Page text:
IT MAKES sense for a government department focused on New Zealand's building and housing to occupy a building that is itself a standing testament to our architectural history. An important aspect of a fit-out, however, can be finding a balance between celebrating the past and introducing contemporary, comfortable office architecture.
The owners of Wellington's historic AMP building recently undertook a building upgrade that re-emphasised its architectural origins as well as bringing it up to speed with current architectural safety standards. At the same time, the new principal tenant, the Department of Building and Housing, made a similar move to clear out the architectural insertions within its tenancy that had accumulated since the building's 1920s construction.
Architectural firm Custance stripped back the upper five floors of the eight-level building, leaving only original or accurately sympathetic features. The brief also called for the creation of a lively, forward-looking office environment within this context. Designer Steve Toomath says there were several facets to the job, from three levels of new office space, to the sixth-level meeting rooms and reception area and the reinvented cafeteria on the top floor.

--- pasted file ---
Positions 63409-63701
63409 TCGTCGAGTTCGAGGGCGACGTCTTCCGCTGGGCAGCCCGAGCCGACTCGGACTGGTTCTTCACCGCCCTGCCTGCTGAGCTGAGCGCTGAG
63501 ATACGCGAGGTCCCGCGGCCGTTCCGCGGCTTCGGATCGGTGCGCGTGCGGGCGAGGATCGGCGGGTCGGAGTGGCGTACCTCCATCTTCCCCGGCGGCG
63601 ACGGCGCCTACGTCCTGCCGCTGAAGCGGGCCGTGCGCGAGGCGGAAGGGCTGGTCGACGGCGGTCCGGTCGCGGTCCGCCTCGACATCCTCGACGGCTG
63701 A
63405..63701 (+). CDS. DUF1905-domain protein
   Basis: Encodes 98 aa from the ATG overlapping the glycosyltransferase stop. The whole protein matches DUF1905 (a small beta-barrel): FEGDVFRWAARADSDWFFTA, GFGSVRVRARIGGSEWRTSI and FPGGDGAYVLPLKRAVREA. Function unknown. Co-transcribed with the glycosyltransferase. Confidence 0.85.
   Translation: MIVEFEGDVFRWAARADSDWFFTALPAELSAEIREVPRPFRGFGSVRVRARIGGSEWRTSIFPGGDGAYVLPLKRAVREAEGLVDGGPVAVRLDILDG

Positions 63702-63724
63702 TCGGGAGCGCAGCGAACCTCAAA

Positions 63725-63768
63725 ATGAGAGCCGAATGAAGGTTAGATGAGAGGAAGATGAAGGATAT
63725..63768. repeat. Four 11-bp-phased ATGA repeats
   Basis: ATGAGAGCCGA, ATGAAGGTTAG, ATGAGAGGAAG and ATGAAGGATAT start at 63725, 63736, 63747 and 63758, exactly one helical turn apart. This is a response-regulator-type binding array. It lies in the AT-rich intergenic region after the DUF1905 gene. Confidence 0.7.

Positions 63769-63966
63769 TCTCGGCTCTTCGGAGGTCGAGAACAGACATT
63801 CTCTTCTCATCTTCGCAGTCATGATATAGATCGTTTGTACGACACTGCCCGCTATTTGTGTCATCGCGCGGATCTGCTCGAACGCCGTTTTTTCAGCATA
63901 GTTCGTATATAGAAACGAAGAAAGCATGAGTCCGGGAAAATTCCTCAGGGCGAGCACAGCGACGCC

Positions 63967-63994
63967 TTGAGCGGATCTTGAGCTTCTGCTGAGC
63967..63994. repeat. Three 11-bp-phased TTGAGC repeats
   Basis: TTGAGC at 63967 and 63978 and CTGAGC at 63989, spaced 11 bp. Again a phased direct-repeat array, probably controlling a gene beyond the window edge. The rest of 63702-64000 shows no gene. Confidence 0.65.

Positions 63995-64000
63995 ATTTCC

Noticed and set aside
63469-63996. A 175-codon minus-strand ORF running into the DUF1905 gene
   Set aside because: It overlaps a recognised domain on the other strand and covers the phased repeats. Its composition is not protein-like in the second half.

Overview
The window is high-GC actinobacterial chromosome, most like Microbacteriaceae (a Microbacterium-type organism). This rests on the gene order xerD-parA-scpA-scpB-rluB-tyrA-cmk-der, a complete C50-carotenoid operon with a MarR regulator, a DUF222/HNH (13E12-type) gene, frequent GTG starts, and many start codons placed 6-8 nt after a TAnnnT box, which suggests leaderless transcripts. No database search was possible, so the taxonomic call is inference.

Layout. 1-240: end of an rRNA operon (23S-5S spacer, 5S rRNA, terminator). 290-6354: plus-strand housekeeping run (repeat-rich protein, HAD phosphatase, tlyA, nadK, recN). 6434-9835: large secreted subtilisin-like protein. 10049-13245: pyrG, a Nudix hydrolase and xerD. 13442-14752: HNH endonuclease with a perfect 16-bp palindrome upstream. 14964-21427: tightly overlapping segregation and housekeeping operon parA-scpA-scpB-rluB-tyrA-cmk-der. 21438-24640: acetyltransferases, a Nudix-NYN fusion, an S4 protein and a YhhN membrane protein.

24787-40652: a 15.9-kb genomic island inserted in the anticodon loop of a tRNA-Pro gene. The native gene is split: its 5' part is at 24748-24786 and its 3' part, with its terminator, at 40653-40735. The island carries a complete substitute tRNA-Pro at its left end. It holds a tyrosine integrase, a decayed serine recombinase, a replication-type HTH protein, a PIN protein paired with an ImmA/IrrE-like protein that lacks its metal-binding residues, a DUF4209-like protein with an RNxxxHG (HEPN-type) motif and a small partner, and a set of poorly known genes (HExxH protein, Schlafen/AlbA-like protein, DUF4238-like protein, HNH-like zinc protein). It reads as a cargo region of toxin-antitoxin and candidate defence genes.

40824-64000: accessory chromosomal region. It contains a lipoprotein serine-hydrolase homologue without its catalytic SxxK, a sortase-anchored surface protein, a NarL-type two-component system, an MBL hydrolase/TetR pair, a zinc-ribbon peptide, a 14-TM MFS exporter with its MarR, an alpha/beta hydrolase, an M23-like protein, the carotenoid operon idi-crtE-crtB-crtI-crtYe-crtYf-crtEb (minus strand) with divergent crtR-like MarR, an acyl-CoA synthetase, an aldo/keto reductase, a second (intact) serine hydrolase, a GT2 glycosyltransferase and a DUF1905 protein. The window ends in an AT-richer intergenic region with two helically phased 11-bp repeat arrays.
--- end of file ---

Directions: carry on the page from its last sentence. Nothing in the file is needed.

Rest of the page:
"The move to these offices involved a coming together of disparate groups, and a sense of collective identity for the client was important. Throughout these five floors, design emphasis was given to reflecting the department's industry role," says Toomath. "With timber a major construction element in New Zealand, this is used in a number of creative, linking forms throughout, including perforated plywood panels, a woven ply feature wall, hard flooring for the cafeteria and veneer table tops."
In addition, original wood panel doors were removed when the spaces were cleared then reinstated. A feature retractable wall on one of the sixth-floor conference rooms also uses timber to particularly striking effect.